Government puts final screw into scrap metal deals

The government has tightened what may be the last screw in the battle against vandalism of infrastructure, especially copper, at utilities including Transnet, Eskom and the Passenger Rail Agency of South Africa by requiring sellers to be registered entities, which could perplex random collectors and ensure accountability between dealers and sellers.

In a gazette released on Friday, the government said it would restrict and regulate trade in ferrous and non-ferrous metals waste, scrap and semi-finished metals to limit damage to infrastructure and the economy, which at the end of April this year stood at about R46.5 billion, according to data from the Department of Trade, Industry and Competition.

The latest decision follows two successive periodical bans on the trade in scrap metal which had the industry in uproar, as the bans were claimed to have affected the livelihoods of more than 300 000 people who eke a livelihood from the collection of scrap.

According to the latest directive, registration as scrap metal buyers and sellers will only be granted to businesses that have a satisfactory tax compliance status, subject to the registration regime envisaged in the Second Hand Goods Act (SHGA), with exemption granted only to pickers, but not in relation to copper scrap metal.

The SHGA stipulates that both buyers and sellers of scrap metal are required to be registered. This requirement is currently being enforced against buyers but not sellers.

The government in November last year said a licensing system for copper trading would be launched in six months. Amendments to existing legislation, such as prohibiting the use of cash in transactions involving waste or scrap metal, will be gazetted.

“Buyers must show an electronic banking record for the scrap metal they possess,” the gazette said.

Former Transnet CEO Portia Derby said earlier this year that the ban on the export of scrap metal initiated by the government to curb the theft of copper cables and other grid infrastructure had inadvertently created cartels – an unintended consequence of scrap metal dealers “appearing to talk to each other”.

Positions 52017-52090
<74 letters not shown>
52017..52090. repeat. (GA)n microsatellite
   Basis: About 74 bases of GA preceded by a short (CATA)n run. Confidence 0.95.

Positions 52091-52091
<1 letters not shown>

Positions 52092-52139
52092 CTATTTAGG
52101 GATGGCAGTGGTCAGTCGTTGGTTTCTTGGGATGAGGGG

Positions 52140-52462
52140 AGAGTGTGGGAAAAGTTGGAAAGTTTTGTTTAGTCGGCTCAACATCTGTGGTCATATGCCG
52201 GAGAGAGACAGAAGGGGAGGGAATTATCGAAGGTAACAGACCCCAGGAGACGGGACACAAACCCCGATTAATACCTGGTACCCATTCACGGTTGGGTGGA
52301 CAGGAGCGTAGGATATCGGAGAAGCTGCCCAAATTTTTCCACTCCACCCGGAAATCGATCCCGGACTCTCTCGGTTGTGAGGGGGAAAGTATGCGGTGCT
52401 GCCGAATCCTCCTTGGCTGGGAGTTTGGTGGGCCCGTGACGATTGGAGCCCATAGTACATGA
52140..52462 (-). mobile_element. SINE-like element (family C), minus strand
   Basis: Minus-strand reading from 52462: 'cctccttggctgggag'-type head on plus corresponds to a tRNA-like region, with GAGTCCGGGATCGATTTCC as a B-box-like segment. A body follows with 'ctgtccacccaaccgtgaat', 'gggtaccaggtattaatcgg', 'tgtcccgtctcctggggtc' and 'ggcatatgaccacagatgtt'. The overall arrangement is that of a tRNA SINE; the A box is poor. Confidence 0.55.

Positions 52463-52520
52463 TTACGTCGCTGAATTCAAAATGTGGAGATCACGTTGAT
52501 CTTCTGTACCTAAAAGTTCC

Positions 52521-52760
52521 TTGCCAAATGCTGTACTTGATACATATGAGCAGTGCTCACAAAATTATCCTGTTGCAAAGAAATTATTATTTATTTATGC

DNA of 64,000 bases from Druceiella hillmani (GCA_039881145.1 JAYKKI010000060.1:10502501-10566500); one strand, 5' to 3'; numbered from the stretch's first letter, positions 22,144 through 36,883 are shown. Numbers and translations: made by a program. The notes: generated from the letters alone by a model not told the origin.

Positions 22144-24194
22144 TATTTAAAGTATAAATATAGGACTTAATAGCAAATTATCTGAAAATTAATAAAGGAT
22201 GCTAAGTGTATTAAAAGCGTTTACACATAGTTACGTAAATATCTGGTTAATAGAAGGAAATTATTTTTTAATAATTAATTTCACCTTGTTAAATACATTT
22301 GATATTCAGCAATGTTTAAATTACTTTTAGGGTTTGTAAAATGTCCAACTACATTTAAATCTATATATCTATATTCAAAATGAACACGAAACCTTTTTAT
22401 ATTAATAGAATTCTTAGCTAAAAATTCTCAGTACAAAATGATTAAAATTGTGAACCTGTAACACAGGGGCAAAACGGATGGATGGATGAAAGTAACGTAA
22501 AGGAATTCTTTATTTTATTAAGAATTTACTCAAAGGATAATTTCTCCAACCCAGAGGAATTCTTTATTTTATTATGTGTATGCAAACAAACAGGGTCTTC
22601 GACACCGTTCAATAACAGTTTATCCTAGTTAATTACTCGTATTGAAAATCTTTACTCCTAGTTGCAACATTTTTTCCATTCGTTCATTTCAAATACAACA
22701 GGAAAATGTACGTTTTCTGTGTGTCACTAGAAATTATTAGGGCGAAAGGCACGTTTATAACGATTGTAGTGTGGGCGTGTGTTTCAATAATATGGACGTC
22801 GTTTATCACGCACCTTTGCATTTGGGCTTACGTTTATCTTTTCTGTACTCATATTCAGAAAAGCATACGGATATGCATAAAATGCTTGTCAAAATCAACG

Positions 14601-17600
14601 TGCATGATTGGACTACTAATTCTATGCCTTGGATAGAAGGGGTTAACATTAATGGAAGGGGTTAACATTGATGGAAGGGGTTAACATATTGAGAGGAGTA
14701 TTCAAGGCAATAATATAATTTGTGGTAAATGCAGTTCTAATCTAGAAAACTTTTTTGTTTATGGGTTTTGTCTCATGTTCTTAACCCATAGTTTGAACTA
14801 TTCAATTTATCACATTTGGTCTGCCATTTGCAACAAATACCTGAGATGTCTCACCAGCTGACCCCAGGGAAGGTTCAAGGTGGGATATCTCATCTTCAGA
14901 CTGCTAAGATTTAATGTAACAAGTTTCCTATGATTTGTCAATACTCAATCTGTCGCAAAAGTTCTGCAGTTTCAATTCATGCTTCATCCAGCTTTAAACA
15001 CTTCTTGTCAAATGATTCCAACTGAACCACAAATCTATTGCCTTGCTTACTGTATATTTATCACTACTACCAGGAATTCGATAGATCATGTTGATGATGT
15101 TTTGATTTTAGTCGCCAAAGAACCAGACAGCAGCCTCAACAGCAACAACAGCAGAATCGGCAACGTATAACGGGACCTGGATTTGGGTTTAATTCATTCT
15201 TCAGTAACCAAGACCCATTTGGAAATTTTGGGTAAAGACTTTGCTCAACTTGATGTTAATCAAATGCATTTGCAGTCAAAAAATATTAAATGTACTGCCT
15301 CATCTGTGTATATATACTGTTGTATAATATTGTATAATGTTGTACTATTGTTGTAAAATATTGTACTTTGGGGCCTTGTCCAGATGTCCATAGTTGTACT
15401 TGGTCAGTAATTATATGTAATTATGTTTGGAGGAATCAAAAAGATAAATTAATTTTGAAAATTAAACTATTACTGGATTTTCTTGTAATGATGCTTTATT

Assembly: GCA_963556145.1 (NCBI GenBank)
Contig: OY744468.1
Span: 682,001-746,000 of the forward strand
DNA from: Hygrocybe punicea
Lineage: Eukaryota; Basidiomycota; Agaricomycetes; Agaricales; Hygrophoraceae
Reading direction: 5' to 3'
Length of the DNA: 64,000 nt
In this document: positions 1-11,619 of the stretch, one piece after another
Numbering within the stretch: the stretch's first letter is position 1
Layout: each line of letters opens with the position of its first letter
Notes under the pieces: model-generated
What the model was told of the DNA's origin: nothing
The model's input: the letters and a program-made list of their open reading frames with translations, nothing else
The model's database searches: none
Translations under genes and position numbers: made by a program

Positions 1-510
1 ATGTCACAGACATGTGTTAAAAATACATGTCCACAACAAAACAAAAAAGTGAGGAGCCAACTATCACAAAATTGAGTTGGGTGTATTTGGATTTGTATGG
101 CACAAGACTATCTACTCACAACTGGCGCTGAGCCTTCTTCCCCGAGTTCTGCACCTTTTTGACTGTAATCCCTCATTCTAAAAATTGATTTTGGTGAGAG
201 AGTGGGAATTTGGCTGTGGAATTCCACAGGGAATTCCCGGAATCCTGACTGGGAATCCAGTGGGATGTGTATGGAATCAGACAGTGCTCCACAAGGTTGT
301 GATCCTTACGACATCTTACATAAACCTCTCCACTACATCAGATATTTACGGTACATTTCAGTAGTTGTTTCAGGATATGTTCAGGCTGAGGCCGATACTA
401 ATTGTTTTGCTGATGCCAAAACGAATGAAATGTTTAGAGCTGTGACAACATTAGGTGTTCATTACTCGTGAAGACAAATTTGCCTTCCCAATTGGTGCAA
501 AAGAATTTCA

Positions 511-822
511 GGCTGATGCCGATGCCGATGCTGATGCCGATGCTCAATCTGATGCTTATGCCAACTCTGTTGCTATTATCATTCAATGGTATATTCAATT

According to the gazette, an input-output reporting system will be introduced that will be used both for compliance monitoring under the SHGA and for monitoring exports of scrap metal and semi-finished products.

The government has imposed a requirement that registered buyers may only purchase copper scrap or semi-finished copper products from registered sellers of such products.

“The effect of this would be that all sales of scrap and semi-finished copper products will be prohibited other than between those registered,” it said.

The reporting system will require scrap dealers to submit monthly electronic reports to ITAC (International Trade Administration Commission), showing all purchases and sales of metal products, scrap, semi-finished and finished, by volume and value, it said.

The new regulations require periodical submission of the trade in scrap from dealers, detailing the date of sale, the type of metal sold, the grade of metal sold, the tonnage sold, the total revenue of the sale, the business registration number of the buyer and, in the case of an export sale, the Unique Consignment Reference (UCR).

According to the Metal Recyclers Association, most scrap was generated from big industries such as mining, manufacturing and construction and certain exotic metals – such as tungsten, titanium and nickel variants – did not have any consumption market in South Africa.

About 3.5 million tons of bona fide scrap metal were collected in South Africa every year, most of which originated from the mining, manufacturing and construction sectors. At least 90% of this comprised iron and steel scrap, with a domestic value of R2.50 – R4 per kg, and about 3% of this volume is copper scrap, with an average unit price of around R100 per kg, it said.

Author: editor

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